I’m a big believer in assessing and tracking our health data to better improve our wellbeing. I believe prevention to be a far greater strategy than cure. It’s why my clients get biannual extensive pathology testing and analysis as part of our work together. It’s also why, as an athlete, I religiously tracked splits and data from training , resting heart rate, and my menstrual cycle. In my work, I’ve constantly been encouraged to track metrics.
In every pillar of wellness, there is data that can be tracked, analyzed, and supported, in order to create an environment in which we can better thrive as humans. But when does this information, or the acquiring of said information, create more harm than good? A question I don’t believe get’s asked enough.
When it comes to pathology, I do believe information is power. But, if the information being collected does not change how one would approach a treatment protocol, or support oneself (or their clients), we must ask if it’s really necessary. We also have to consider whether the testing itself would cause greater harm than the results received. In both naturopathic medicine, and the Hippocratic oath (of which our western medical model is founded upon), one guiding philosophy underpins all care: first do no harm. In reality, this is often forgotten in a world which demands fast and efficient results.
I had my own reminder of this recently. At 25 weeks pregnant, the standard protocol in Australia is that every pregnant woman undergo the glucose tolerance test. Essentially, one must fast overnight, then present to a pathology lab for fasting blood tests. After this, you drink a solution of (75g of glucose!) sugary liquid. You then wait a couple of hours for further blood tests, as your blood sugar levels rise. This gives an incredibly accurate insight into the risk of gestational diabetes. But at what cost? As someone with none of the risk factors for diabetes, and expertise in this area, I demanded different. Instead, I opted to first assess my fasting blood glucose and HbA1c levels. Combined, this would give solid data to assess whether further tests were necessary. Thankfully, my results were fantastic, and my doctor confirmed that a glucose tolerance test was not indicated for me. But had I simply gone along with routine protocol, I would have subjected myself and bub to an insanely high dose of sugar, whilst simultaneously missed a breakfast opportunity to feed ourselves with nourishment. All for the sake of data, which for me personally, wasn’t necessary.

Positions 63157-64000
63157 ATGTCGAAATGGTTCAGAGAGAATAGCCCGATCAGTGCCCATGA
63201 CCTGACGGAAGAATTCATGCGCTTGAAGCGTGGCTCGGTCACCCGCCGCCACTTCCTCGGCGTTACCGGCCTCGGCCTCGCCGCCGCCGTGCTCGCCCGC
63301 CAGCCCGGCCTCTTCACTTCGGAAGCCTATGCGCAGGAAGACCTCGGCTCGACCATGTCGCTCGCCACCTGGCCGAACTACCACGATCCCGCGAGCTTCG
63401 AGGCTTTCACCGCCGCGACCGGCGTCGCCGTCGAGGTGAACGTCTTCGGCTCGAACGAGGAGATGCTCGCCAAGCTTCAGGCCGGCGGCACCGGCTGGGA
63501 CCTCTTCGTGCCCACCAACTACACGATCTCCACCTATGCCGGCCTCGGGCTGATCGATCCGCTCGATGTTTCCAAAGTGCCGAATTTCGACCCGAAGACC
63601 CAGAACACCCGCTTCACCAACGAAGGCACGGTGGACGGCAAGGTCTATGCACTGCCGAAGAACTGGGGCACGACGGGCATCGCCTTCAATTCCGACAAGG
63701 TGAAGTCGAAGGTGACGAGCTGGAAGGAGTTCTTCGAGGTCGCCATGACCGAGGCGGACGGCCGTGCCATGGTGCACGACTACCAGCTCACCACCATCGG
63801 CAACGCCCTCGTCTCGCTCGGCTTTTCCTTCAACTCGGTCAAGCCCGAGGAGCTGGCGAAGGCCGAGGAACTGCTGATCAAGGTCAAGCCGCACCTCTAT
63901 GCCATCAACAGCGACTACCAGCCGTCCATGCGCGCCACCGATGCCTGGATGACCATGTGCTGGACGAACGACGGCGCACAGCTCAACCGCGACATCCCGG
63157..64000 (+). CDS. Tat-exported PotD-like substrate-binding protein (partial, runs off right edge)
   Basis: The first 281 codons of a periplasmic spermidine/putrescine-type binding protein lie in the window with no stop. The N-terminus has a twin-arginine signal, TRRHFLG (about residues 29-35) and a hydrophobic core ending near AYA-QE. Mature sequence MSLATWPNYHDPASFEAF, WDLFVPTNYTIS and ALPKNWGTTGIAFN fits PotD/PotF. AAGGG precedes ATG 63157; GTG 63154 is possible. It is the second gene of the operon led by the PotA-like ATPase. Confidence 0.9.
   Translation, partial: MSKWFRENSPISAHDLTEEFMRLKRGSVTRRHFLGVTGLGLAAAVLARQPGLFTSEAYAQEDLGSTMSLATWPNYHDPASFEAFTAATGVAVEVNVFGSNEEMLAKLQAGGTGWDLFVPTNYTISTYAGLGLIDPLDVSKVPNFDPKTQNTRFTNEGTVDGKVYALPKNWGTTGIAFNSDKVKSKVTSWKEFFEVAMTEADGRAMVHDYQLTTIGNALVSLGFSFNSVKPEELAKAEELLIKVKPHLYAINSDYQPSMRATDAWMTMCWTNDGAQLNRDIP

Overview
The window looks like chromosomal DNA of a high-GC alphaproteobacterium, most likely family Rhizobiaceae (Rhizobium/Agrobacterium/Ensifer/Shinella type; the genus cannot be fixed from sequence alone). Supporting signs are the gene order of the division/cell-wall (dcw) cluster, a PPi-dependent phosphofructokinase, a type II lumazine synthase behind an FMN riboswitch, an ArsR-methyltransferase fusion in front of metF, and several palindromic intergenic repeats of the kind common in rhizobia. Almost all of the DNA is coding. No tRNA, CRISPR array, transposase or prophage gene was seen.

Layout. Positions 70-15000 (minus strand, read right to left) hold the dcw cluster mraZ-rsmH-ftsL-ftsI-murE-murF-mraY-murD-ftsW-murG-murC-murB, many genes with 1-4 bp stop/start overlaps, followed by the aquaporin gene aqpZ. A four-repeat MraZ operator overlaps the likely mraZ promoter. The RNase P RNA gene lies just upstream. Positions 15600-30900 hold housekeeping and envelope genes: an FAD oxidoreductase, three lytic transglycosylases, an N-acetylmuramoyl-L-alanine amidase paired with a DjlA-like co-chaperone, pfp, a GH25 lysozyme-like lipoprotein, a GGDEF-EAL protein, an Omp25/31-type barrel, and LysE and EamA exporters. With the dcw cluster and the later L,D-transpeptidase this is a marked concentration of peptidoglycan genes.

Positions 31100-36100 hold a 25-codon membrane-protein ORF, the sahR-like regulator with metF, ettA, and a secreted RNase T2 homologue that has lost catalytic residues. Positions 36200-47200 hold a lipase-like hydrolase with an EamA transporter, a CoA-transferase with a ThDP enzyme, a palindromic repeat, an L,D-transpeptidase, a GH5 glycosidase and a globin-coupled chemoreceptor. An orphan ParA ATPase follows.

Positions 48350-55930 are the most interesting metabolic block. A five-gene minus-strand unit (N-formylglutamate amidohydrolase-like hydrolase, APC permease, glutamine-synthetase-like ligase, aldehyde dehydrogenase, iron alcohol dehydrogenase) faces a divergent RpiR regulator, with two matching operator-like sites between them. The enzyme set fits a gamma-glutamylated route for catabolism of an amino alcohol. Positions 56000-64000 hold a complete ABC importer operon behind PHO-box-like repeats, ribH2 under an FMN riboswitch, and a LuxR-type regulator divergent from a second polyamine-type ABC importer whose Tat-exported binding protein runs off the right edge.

Similarly. with the rising use of smart watches and rings, many of us are subjecting ourselves to further wellbeing issues from excessive data tracking. For example, many wearable devices track sleep. How many hours and the quality. However, the accuracy of all them (even Oura rings), is questionable at best. If you truly have no idea how many hours you are sleeping each night, they can provide some helpful insights. However, beyond this initial data collection, the usefulness can cease to exist. When a wearable device reports changes (possibly inaccurate) to sleep patterns or heart rate variability, many of my clients have felt extra stress about this. Leading to a self-depleting cycle of stress causing worsening of HRV and sleep patterns. It’s not that ignorance is bliss. But is daily tracking really helping you here? And, importantly, does the way you sleep equate the standardized timing of such tracking to be flawed?
I’ve seen the same issue with wearable devices and step counts. Upon initial assessments, many of my clients have an ideal number of steps they want to achieve on a daily basis. This often is regardless of what other exercise they endure each day. But for the highly motivated elite (whether this be elite athletes, entrepreneurs, visionaries or changemakers), steps really are irrelevant to improving fitness levels. Don’t get me wrong, walking is extraordinary for our health, for a number of reasons. But this figure alone, tells us very little of the nuances, variability and other pieces of the ever evolving puzzle that make up our daily habits. Yes, we want consistency and focus in our efforts. But if your body truly needs an extra rest day, is reaching a high step count really helpful in this moment? Recovery is as important as the work itself.
And what do all these examples have in common? They fail to teach and support the power of listening to your body. To tune in to the subtleties and micro changes your body is constantly undergoing in order to best support us. To feel. For as humans, we are not robots. Our body responds differently to the same stimulus as the person next to you. And this, is where the art must be blended with the science of wellness. This, is how we personalize coaching and healthcare.
This blended approach, is how the true leaders forge their way ahead, as their most luxuriously well selves.
So, I encourage you to consider which data you may be tracking that isn’t really helping you move forward towards your bigger picture goals. Where are you following standardized health advice, without considering the uniqueness of your own wellbeing? Food for thought.